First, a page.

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Stopped at Mrs. Chetty’s for some water
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The beach at Chez Batista
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The welcoming trees
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A view of the Baie Lazare bay
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A little rock pool of out own
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Doggies warning us off their territory
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Cloudy road up the mountain
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The Indian owners were happy to accept Indian rupees as payment

On our last day on Mahé, as we cast about for things to do, our host Bobby recommended we explore the Copolia Trail halfway up the mountain. With nothing much else by way of options, we decided to take a look. The viewpoint and gazebo at the mouth of the trail offered a great view of Victoria and the harbour, so we decided that—though we aren’t really the hiking type—we would give the trail a shot. Half an hour in, we found ourselves slogging alone through the dripping jungle, fighting off mosquitoes and wondering if we should turn back. Despite some misgivings, though, we kept going, and were richly rewarded an hour later as we emerged onto a rocky outcrop with a spectacular panoramic view of the entire eastern side of the island. Not many other views that we have encountered on our travels can compare to that one. That evening, we contented ourselves with keeping to the confines of Bel Hombre and Beau Vallon, taking in the famous Wednesday evening bazar by the beach. We decided to pass up the ‘chapati and curry’ being sold at one of the stalls (the significant population of third-generation Indians in the Seychelles has left its mark on local cuisine) and instead ate a dinner consisting of Viennese sausage, rice, and that refreshing staple of Seychellois cuisine: raw papaya salad.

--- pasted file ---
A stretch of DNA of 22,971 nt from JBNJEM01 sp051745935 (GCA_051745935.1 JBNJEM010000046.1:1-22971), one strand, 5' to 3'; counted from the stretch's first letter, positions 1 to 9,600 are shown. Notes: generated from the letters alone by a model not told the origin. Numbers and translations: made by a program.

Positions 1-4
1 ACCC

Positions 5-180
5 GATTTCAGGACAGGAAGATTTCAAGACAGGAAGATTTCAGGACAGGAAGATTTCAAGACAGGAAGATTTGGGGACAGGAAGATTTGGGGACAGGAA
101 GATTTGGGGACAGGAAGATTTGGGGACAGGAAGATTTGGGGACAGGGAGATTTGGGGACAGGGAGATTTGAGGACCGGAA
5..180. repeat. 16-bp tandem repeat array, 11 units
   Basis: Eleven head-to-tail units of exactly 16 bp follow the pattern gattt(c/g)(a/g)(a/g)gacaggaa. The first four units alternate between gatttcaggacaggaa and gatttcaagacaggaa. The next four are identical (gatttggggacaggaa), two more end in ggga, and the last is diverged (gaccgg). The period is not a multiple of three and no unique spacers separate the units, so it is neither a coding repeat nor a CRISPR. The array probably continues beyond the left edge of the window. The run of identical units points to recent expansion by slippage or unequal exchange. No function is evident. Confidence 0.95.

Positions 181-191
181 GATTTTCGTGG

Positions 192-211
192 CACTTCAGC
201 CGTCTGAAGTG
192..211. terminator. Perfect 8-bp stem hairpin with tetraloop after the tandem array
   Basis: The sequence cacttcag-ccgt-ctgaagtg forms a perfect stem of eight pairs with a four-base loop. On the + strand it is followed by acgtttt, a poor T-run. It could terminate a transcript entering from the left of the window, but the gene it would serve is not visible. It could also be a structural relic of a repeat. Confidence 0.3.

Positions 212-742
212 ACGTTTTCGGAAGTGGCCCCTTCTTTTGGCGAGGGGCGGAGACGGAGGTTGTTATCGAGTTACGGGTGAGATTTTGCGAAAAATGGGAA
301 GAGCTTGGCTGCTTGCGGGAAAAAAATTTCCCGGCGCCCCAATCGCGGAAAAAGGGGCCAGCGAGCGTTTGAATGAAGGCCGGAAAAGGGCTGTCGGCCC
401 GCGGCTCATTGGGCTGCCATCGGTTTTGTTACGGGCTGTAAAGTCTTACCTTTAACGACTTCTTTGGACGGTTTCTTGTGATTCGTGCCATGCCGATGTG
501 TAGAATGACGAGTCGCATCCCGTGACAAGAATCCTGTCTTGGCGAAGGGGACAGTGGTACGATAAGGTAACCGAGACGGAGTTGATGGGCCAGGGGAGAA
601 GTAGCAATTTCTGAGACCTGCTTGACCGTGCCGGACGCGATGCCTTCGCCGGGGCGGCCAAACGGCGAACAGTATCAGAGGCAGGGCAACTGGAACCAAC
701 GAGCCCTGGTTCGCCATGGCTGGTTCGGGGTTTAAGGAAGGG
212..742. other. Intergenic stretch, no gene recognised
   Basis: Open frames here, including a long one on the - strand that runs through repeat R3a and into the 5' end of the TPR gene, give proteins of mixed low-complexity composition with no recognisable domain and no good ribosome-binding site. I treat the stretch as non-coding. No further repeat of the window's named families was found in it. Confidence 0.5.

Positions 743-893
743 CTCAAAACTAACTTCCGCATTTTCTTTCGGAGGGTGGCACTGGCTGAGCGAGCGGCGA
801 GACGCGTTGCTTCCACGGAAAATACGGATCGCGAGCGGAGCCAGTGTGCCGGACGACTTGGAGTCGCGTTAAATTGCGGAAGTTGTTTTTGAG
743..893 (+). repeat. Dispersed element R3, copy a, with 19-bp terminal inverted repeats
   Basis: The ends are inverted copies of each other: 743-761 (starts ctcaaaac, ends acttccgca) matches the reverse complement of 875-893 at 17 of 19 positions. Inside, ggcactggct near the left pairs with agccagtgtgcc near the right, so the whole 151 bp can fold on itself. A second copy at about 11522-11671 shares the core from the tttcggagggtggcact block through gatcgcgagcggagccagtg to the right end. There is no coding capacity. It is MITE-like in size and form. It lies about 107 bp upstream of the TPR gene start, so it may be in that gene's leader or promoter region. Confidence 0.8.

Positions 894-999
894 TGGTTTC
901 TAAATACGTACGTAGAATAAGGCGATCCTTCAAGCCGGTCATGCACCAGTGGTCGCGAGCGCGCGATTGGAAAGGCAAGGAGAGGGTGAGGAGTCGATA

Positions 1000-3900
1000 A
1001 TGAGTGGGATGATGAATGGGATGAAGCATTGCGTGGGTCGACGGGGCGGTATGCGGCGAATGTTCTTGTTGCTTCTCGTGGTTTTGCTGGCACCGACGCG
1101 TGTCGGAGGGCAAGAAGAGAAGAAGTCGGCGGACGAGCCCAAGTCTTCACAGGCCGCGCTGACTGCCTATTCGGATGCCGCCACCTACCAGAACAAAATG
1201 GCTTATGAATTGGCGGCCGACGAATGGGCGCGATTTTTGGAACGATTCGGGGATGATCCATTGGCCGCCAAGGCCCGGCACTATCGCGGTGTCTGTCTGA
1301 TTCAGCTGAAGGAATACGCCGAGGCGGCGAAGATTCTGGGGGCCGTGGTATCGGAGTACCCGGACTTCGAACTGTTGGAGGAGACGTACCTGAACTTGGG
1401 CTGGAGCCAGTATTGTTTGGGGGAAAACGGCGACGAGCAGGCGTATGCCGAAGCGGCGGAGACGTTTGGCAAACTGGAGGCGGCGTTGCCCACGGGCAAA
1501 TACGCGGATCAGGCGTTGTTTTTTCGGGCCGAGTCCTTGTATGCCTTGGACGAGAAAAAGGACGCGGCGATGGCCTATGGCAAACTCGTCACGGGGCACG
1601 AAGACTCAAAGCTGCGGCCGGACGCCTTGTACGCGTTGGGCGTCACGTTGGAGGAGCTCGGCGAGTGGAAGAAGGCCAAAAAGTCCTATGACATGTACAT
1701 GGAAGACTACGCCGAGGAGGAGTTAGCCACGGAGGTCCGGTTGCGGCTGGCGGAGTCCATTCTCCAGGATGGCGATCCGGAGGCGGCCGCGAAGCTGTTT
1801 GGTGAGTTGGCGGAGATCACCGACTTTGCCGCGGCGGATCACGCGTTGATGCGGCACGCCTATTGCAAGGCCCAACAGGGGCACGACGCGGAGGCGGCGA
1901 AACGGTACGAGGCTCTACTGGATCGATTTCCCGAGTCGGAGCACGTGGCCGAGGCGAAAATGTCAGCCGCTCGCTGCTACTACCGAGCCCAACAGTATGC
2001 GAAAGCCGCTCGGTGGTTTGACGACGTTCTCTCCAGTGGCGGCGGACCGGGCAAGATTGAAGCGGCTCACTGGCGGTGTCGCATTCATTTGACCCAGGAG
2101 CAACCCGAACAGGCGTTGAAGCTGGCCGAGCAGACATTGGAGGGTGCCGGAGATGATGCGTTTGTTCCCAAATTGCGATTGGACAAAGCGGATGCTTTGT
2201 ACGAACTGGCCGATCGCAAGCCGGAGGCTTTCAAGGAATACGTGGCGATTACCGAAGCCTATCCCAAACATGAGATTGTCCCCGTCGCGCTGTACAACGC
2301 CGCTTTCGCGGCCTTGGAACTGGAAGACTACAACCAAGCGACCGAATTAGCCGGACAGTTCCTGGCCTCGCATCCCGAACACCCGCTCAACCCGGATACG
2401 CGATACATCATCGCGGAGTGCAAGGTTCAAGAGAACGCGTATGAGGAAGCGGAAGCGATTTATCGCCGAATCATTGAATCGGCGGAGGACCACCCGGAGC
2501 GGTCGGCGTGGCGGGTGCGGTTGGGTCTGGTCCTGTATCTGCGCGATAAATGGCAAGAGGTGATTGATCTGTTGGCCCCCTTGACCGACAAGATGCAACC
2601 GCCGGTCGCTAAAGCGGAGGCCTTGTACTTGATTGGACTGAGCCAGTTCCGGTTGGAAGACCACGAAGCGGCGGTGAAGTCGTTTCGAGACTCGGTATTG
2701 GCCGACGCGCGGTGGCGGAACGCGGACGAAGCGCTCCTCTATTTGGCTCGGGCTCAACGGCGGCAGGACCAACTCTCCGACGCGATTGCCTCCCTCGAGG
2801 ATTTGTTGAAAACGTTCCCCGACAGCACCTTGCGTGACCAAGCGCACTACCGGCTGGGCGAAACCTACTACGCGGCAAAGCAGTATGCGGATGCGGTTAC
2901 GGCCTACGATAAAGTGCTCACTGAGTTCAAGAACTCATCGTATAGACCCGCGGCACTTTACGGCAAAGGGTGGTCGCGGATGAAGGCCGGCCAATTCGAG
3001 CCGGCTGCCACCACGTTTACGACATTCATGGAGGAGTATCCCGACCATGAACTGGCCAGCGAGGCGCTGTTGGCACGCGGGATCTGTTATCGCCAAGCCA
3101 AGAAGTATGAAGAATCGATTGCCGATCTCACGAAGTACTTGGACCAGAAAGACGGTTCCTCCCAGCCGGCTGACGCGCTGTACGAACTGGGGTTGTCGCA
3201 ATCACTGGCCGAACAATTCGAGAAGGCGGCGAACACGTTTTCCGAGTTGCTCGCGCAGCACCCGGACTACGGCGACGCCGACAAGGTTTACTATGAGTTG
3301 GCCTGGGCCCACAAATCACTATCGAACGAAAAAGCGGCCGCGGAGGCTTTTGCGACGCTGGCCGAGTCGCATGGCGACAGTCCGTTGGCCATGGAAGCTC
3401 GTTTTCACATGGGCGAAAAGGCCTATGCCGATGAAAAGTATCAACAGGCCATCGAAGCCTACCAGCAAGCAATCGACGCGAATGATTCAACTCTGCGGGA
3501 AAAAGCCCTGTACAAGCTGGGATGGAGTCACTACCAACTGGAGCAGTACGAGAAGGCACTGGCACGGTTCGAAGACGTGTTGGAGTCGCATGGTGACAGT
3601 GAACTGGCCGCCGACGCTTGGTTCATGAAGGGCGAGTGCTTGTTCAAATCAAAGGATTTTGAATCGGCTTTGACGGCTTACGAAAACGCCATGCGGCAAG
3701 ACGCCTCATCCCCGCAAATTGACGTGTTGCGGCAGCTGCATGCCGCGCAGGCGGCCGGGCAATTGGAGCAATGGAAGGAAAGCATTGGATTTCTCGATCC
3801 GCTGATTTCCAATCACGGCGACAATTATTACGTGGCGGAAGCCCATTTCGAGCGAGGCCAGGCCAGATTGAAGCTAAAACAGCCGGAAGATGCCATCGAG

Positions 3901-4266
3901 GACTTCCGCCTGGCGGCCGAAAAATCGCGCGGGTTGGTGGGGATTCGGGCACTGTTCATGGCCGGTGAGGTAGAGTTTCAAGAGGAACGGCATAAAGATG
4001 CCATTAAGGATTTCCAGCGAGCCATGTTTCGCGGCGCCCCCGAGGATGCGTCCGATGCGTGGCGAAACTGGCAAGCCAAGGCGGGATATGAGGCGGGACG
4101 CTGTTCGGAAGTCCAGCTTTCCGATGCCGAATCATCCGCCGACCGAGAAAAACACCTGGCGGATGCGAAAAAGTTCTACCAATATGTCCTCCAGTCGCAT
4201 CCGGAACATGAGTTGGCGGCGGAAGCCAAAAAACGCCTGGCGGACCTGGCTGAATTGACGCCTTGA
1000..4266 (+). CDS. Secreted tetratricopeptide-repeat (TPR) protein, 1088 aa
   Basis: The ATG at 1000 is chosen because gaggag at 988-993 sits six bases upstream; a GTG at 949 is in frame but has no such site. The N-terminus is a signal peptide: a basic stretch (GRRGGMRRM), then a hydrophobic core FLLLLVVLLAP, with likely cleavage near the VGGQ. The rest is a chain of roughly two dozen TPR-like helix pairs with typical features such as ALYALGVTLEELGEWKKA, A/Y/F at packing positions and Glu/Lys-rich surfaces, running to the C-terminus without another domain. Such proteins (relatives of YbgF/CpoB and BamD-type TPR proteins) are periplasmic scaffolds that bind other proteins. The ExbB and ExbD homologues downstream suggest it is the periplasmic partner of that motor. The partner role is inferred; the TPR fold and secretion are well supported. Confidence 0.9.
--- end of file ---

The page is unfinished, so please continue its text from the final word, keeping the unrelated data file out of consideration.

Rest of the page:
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Jungle gazebo

The second leg of our trip was a three-night stay on Bird Island, a tiny speck at the northern tip of the Seychelles group of islands, and 45 minutes’ flight from Mahé in a small two-engine turboprop airplane. A conservation zone, this island is a nesting site for many different species of birds (hence the name) and turtles, and is just large enough for twenty six guest cottages. We initially had our misgivings, seeing as we had never been on a flight where one could open part of the window! And the grassy strip that passed for a runway on Bird Island didn’t inspire confidence either. Luckily, everything turned out OK. This was by far the most expensive part of our trip, but with its incredible white beaches, good food, and numerous wildlife-watching opportunities, it was definitely worthwhile.